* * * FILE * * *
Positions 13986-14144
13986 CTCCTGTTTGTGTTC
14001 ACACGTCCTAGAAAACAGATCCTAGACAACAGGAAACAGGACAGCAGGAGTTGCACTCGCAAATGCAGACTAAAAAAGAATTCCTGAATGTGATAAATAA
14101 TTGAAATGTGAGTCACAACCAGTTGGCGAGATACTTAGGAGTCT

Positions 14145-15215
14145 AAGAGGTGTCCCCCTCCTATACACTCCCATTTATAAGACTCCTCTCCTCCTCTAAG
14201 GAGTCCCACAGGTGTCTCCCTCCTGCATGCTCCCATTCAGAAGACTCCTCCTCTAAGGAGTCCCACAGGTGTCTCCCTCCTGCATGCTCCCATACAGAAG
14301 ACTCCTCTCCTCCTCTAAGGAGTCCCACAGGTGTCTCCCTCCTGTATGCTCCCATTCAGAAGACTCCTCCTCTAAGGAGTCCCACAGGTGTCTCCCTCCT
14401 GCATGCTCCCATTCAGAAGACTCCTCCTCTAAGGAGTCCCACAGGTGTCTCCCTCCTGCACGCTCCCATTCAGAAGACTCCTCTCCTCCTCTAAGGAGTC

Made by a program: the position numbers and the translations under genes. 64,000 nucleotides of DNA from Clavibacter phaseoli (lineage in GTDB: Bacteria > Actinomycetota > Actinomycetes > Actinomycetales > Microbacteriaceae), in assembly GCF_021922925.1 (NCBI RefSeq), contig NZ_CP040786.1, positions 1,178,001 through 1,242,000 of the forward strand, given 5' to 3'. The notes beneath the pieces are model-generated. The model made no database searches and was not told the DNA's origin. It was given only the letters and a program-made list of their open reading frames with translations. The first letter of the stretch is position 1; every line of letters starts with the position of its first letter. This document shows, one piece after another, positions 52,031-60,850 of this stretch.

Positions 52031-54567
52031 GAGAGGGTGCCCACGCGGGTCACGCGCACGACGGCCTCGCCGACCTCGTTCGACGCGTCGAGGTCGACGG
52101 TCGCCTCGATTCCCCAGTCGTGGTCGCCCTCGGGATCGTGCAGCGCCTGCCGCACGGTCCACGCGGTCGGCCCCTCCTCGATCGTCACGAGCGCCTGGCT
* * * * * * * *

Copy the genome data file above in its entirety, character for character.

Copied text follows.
Positions 13986-14144
13986 CTCCTGTTTGTGTTC
14001 ACACGTCCTAGAAAACAGATCCTAGACAACAGGAAACAGGACAGCAGGAGTTGCACTCGCAAATGCAGACTAAAAAAGAATTCCTGAATGTGATAAATAA
14101 TTGAAATGTGAGTCACAACCAGTTGGCGAGATACTTAGGAGTCT

Positions 14145-15215
14145 AAGAGGTGTCCCCCTCCTATACACTCCCATTTATAAGACTCCTCTCCTCCTCTAAG
14201 GAGTCCCACAGGTGTCTCCCTCCTGCATGCTCCCATTCAGAAGACTCCTCCTCTAAGGAGTCCCACAGGTGTCTCCCTCCTGCATGCTCCCATACAGAAG
14301 ACTCCTCTCCTCCTCTAAGGAGTCCCACAGGTGTCTCCCTCCTGTATGCTCCCATTCAGAAGACTCCTCCTCTAAGGAGTCCCACAGGTGTCTCCCTCCT
14401 GCATGCTCCCATTCAGAAGACTCCTCCTCTAAGGAGTCCCACAGGTGTCTCCCTCCTGCACGCTCCCATTCAGAAGACTCCTCTCCTCCTCTAAGGAGTC

Made by a program: the position numbers and the translations under genes. 64,000 nucleotides of DNA from Clavibacter phaseoli (lineage in GTDB: Bacteria > Actinomycetota > Actinomycetes > Actinomycetales > Microbacteriaceae), in assembly GCF_021922925.1 (NCBI RefSeq), contig NZ_CP040786.1, positions 1,178,001 through 1,242,000 of the forward strand, given 5' to 3'. The notes beneath the pieces are model-generated. The model made no database searches and was not told the DNA's origin. It was given only the letters and a program-made list of their open reading frames with translations. The first letter of the stretch is position 1; every line of letters starts with the position of its first letter. This document shows, one piece after another, positions 52,031-60,850 of this stretch.

Positions 52031-54567
52031 GAGAGGGTGCCCACGCGGGTCACGCGCACGACGGCCTCGCCGACCTCGTTCGACGCGTCGAGGTCGACGG
52101 TCGCCTCGATTCCCCAGTCGTGGTCGCCCTCGGGATCGTGCAGCGCCTGCCGCACGGTCCACGCGGTCGGCCCCTCCTCGATCGTCACGAGCGCCTGGCT